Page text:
The stick also helped me recover trash from the forest, where poison oak is really nasty. Trash clean up became part of the routine. I never realized how many smokers just throw away there trash everywhere. If you are a smoker I am referring to you. Discarding tabacco waste spreads specific fungal blights etc. the fiberglass filter can take estimated times of up to 100 years to be broken down. IT IS DAMB NASTY! SOMEONE ELSE HAS TO CLEAN THAT @$#% UP!
So PLEASE DO NOT TOSS AWY CIGARRETTE BUTTS. PLENTY OF EMPTY TRASH CANS AVAILABLE! PROVIDED BY YOU TAX DOLLARS SO USE THEM!
Seed are the future. The seed can be physical, mental, spiritual, metaphysical, imaginary, etc. Just keep planting what you want to see grow. HAPPY HAPPY JOY JOY! HAPPY HAPPY JOOOY! PLant where you want to be happy, Plant where you want your family to succeed. Plant In the schools, churches, businesses, public spaces. PLANT PLANt PLAnt PLant Plant plant .........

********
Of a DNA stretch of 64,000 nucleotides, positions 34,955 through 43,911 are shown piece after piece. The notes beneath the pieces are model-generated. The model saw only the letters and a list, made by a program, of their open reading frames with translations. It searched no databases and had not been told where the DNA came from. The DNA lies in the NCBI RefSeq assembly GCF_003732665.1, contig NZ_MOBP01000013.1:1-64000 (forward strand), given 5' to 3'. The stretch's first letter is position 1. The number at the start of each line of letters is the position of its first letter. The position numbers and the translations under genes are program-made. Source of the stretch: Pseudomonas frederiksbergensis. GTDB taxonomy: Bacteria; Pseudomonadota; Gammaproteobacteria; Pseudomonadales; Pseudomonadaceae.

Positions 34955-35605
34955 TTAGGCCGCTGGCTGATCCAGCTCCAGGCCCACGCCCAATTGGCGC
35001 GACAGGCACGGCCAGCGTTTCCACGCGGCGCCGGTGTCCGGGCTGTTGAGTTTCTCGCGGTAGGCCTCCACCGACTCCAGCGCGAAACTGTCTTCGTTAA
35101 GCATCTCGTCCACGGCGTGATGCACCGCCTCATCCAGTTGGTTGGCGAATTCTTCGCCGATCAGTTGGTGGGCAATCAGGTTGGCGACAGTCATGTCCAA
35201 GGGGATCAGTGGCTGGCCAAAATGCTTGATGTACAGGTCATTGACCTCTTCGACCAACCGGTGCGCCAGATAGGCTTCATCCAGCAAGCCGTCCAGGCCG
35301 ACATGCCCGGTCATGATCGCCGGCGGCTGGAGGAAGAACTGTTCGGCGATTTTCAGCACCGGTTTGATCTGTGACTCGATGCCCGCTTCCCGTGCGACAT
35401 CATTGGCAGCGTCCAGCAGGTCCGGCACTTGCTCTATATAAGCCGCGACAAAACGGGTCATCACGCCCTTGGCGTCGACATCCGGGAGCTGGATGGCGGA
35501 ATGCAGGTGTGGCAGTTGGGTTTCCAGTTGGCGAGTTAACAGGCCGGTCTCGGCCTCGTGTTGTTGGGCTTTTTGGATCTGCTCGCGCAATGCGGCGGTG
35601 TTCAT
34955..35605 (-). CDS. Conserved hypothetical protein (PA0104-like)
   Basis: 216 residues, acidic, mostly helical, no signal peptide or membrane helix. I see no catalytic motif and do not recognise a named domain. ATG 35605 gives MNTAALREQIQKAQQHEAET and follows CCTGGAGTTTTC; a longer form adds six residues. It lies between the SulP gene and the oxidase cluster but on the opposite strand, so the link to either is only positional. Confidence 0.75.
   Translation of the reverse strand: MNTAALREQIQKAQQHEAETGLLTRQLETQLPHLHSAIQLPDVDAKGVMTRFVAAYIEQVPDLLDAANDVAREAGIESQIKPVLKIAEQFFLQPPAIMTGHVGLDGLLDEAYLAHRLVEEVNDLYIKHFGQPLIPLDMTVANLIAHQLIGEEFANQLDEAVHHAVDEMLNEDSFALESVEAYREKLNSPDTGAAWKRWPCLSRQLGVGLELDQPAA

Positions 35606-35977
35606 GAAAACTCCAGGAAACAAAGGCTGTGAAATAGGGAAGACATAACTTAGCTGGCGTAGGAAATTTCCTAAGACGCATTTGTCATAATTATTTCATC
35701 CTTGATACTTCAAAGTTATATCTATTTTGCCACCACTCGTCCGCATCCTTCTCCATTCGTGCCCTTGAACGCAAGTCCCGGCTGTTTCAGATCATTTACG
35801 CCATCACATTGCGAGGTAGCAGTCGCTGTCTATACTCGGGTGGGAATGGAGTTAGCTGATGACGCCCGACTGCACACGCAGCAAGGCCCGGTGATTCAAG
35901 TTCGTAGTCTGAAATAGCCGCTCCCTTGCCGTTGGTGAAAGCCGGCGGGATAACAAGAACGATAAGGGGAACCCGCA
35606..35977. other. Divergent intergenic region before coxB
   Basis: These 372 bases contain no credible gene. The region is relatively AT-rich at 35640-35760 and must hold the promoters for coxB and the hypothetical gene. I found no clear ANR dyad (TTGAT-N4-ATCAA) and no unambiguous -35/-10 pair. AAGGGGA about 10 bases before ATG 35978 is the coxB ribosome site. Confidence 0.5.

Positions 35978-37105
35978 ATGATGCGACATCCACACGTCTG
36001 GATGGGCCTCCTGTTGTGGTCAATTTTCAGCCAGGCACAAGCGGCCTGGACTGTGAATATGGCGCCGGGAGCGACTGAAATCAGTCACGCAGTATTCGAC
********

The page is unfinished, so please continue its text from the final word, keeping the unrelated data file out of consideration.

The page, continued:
LEAVE NO TRACE.
Thing is, I have come across the term heirloom seeds lately, and my ears pricked up.
Can anyone tell me if it would be wizer to collect just heirloom seeds rather than ordinary hybrids. What is the long term benefits of heirlooms/? I have found them to be more expensive in the uk, but I don't mind paying if it turns out better
fiona. ex-seeding the perimeters.
If you plant a hybrid seed, there is no telling what will grow from it, but it will not be the same as the plant that you saved it from. Saving hybrid seed is kind of like buying a lottery ticket. You might get an edible plant, or you could end up with something that only the hogs would eat.
Heirlooms are old traditional plants that have been handed down for generations. Often, brought from the 'old country' by immigrants back when your grandmother was a child. There is much interest in saving seeds from these heirlooms partly because they are 'old family favorites', and also since many of the larger seed corporations are beginning to patent their seeds. If collections of these seeds are not preserved, the human's future food supply could be jeopardized due to the loss of diversity, and monopolies by the seed giants who want to own even the seeds that provide our food.